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Describing what we do

In conversations about people involved in data analysis, one of my colleagues in an institute of sport observed that "the biggest challenge is how we develop and mentor these people". I see this as a critical issue as sport expands its data science portfolios. It has encouraged me to think about the verbs we use to describe our work in data. When I first started in performance analysis in pre-digital days, we aspired to: ObserveRecordAnalyseModel Guillermo...

#UCSIA15 Connections, Nodes and Wormholes

Last week, Stephen Downes wrote about Becoming MOOC. The concluding paragraph of his post is: Learning in a MOOC and literacy in a MOOC become synonymous. We are not acquiring content or using language and literacy, we are becoming literate, becoming MOOC. Each bit of experience, each frustrated facing of a new chaos, changes you, shapes you. Participating in a MOOC is like walking through a forest, trying to see where animals have walked in the past, trying to determine whether that flash of orange is a tiger. There are no easy successes, and often no sense of flow. But you...

Bandwith Approach to Supporting Learning

Yesterday's talk by Royce Sadler at the University of Canberra has sent me off on a journey thinking about how learners flourish. I liked Royce's reference to texts from the last forty years. The trail for Royce's talk had started me reflecting on Peter Dowrick's work on feedforward and Ian Franks and Gary Miller’s (1991) paper Training Coaches to Observe and Remember. After Royce's talk I revisited a paper by Kristine Chambers and Joan Vickers (2006) on the Effects of Bandwidth Feedback and Questioning on the Performance of Competitive Swimmers. The paper reported: A coaching intervention involving Bandwidth Feedback and Questioning (BF-Q) on...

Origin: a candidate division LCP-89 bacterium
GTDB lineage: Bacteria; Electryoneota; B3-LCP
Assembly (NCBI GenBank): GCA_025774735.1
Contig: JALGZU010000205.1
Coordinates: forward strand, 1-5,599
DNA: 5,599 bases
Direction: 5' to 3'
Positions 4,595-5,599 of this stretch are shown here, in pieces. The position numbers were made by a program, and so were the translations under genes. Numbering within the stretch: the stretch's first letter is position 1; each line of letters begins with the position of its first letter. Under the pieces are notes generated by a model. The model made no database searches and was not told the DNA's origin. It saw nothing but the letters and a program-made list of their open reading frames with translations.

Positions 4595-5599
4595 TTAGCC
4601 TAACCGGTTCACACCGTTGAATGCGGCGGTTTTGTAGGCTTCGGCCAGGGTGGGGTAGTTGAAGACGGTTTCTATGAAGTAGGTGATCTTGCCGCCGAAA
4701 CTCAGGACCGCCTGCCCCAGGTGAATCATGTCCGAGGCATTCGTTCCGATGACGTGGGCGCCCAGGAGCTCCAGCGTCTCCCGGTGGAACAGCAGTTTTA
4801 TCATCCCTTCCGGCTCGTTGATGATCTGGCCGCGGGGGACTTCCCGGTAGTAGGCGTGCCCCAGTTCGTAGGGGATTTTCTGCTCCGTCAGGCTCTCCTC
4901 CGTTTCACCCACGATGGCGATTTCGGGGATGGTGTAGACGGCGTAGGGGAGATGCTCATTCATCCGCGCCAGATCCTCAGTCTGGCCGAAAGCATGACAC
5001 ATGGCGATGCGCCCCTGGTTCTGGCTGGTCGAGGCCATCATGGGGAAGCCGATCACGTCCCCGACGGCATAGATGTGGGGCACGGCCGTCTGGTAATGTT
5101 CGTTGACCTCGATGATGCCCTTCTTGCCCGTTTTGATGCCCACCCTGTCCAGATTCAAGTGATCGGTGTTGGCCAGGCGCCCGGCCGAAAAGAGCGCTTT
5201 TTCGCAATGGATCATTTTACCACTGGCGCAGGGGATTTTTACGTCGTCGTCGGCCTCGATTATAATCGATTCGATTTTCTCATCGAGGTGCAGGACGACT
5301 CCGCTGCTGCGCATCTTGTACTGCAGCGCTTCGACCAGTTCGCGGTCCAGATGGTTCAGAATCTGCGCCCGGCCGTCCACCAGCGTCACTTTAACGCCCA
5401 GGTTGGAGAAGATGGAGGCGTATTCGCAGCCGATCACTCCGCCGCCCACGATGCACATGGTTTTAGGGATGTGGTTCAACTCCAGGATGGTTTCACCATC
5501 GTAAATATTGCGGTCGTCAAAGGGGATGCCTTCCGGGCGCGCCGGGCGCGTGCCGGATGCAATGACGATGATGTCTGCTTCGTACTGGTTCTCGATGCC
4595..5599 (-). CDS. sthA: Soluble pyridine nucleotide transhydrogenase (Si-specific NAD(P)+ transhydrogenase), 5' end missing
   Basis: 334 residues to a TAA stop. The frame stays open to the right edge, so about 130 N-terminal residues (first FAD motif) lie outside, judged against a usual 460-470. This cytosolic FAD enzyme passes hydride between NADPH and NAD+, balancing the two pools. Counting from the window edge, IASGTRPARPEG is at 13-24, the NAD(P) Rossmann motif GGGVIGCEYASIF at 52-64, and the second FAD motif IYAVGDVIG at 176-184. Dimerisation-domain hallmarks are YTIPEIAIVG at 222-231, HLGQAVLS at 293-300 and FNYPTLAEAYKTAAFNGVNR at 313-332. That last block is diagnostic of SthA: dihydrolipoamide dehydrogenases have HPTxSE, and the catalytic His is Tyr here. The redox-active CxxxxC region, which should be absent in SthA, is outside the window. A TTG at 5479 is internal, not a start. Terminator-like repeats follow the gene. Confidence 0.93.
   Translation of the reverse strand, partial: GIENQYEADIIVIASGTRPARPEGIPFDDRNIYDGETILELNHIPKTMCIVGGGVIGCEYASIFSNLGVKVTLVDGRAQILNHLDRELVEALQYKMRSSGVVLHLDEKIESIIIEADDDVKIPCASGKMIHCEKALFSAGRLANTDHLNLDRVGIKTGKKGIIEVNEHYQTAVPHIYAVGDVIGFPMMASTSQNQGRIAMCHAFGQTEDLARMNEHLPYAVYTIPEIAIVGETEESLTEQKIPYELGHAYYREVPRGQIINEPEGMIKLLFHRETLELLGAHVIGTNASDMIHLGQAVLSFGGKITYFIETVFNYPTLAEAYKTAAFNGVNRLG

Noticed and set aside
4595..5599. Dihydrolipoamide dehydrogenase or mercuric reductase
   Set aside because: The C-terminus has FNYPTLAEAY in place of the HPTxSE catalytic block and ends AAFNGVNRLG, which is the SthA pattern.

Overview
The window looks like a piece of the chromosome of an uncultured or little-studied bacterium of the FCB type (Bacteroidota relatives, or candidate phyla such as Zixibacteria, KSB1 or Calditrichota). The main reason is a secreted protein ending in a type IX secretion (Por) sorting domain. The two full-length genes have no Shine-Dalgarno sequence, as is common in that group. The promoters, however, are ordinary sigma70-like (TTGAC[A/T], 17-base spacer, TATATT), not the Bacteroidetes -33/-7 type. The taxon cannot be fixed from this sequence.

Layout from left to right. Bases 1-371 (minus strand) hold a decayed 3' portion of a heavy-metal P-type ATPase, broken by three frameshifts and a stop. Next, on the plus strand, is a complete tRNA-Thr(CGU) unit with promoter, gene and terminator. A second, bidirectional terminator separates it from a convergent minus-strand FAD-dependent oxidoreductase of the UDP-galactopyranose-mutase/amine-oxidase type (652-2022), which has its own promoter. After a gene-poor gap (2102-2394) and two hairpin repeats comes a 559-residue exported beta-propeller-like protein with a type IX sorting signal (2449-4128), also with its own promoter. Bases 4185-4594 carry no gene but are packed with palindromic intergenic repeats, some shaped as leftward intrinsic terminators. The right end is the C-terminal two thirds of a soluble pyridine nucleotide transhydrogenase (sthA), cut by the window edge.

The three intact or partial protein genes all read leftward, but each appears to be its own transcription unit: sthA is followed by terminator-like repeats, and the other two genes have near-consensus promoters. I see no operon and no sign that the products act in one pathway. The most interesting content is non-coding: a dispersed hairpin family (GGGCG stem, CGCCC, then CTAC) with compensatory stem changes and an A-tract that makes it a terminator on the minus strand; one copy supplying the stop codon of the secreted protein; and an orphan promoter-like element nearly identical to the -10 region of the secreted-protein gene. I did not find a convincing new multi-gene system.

Feedforward

Introduction Over twenty years ago when I was researching my book Using Video in Sport (1988) I came across Peter Dowrick's work on self-modelling. I have been fascinated by his work ever since. Photo source: this photograph was taken by D Sharon Pruitt. It can be found at Flickr here and is included in this post under Creative Commons 2.0 licence. Background Back in 1980 Peter Dowrick wrote a paper with C Dove entitled 'The use of self-modeling to improve the swimming performance of spina bifida children'. You can download a copy of this paper from the Journal of Applied Behaviour Analysis here....